Q&A

# How do mathematicians measure shape perimeters?

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When I create a circle on a computerized plane with a graphic editing program (such as Window's Paint), I can see a group of dots circling around an imagined central point.

if the perimeter is comprised of just one layer of dots we could always add another layer of dots on top of that first layer, and then a third one on top of the second layer, and so forth.
In CSS code it might be: border: 1px solid black and then 2px and then 3px.

In classical mathematics, how do mathematicians set or measure the perimeters (border thickness) of circles and other shapes that they draw on paper, or in a more daily life manner, if one has a pipe with the diameter of 3cm, how could that person measure its perimeter (circumference)?

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"Thickness," not length of perimeter (4 comments)

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A main idea mathematicians use to define lengths of curves, areas of flat shapes, volumes of solids etc is to divide them into smaller and smaller parts such that

1. The finer and finer subdivisions approximate the shape better and better.
2. The measure of the small parts is already defined.

However, one needs to be careful that this approach creates a definition that is unique and that the resulting definition agrees with what we expect in cases where we can define the measure in a different way or measure them on physical objects.

Your example of computer graphics using a grid of pixels to approximate shapes is both an illustration of this method and also an illustration of some of the difficulties.

## Example 1: Measuring the area of a disc

Subdividing a circular disc into squares and adding up the areas of the squares will give a good approximation of the area of the circle, when the squares are small enough.

## Example 2: Measuring the circumference of a circle

If you just count the number of squares on the perimeter of the disc to get an approximation of the length of the circumference, you can get a wrong result. Somehow the result is too short, and it would remain too short even if the subdivision was made finer and finer.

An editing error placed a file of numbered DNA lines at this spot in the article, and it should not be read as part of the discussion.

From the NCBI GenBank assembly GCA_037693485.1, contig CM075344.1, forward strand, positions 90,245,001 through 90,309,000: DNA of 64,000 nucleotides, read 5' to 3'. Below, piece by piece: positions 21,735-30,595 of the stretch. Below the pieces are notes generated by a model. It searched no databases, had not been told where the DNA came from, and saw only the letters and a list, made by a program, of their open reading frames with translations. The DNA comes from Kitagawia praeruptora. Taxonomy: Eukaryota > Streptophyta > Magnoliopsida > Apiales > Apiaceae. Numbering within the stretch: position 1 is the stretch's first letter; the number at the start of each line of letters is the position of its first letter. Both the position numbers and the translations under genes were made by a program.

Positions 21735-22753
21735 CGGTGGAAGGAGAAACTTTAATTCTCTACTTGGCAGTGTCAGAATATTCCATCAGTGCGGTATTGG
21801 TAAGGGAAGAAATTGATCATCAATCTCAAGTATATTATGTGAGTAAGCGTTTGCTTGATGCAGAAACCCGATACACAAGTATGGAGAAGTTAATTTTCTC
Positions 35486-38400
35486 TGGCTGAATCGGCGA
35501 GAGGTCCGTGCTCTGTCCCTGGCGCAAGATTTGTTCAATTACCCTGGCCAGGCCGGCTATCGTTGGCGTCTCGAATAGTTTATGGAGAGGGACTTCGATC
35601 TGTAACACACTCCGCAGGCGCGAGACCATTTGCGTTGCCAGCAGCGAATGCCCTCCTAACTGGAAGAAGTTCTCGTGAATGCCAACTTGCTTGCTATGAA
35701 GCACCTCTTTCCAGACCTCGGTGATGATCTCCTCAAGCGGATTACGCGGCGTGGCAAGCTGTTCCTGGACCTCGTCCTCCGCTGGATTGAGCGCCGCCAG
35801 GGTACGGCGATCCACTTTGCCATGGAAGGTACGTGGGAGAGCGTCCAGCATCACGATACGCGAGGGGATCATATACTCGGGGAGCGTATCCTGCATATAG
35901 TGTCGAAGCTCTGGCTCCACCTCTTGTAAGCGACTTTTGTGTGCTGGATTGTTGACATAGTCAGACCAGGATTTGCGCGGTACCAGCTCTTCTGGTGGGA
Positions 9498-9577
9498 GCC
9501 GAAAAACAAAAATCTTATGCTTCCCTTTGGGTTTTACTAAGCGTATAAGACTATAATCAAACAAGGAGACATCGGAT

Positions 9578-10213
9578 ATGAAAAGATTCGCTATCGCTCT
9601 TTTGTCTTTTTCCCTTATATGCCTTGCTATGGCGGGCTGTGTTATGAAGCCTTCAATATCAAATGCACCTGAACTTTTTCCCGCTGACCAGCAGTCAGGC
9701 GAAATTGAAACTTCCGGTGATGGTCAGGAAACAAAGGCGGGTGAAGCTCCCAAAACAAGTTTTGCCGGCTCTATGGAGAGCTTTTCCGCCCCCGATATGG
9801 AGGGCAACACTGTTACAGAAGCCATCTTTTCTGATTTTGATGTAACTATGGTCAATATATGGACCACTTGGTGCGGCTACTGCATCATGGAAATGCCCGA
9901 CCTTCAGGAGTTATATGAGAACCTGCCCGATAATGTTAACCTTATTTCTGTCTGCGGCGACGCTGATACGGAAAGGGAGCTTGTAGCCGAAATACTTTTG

The method could be improved, for example by noting that some of the pixels are only connected at a corner and thus their centers are further away than the side length of the square.

But I expect it to be difficult to describe mathematically the location of all the pixels on the circumference in a finer and finer grid.

## Example 3: Inscribed polygons (Archimedes)

We could approximate our circle of radius 1 by a regular hexagon inscribed in the circle, this would give an approximate perimeter of 6. We can also define a process for better approximations: Given an inscribed regular polygon we double the number of sides and calculate the perimeter of the new polygon. We get a process like this:

number of sides   length of one side   circumference
---------------   ------------------   -------------
6                1.000           6.000
12                0.518           6.211
24                0.261           6.265
48                0.131           6.279


see for example Regular 12-gon The circumference of the polygons quickly approach the circumference of the circle.

This Video (Youtube) shows how the approximations can be calculated using Pythagoras' formula.

Going from these better and better approximation to the true value is called "taking the limit" Wikipedia: Limit (mathematics)

The field of mathematics defining these limits rigurously and studying their properties is called calculus. Wikipedia: Calculus and for these problems of adding up "infinitely small" parts the tool of integration is used. Wikipedia: Integral

This article on arc length (Wikipedia) shows formulae for calculating the length of more general curves using calculus.

There is a demonstration of the process of approximating a circle with polygons available on Wolfram Alpha, however they are using it for the area of the circle rather than the circumference.

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A physical circle would be measured in centimeters or other applicable unit.

A circle in a coordinate system is measured by the unit implied by the coordinate system.

A circle in a more general Euclidian space is measured by building a measure, which is done by assigning length one to some line segment and thus using it as a unit.

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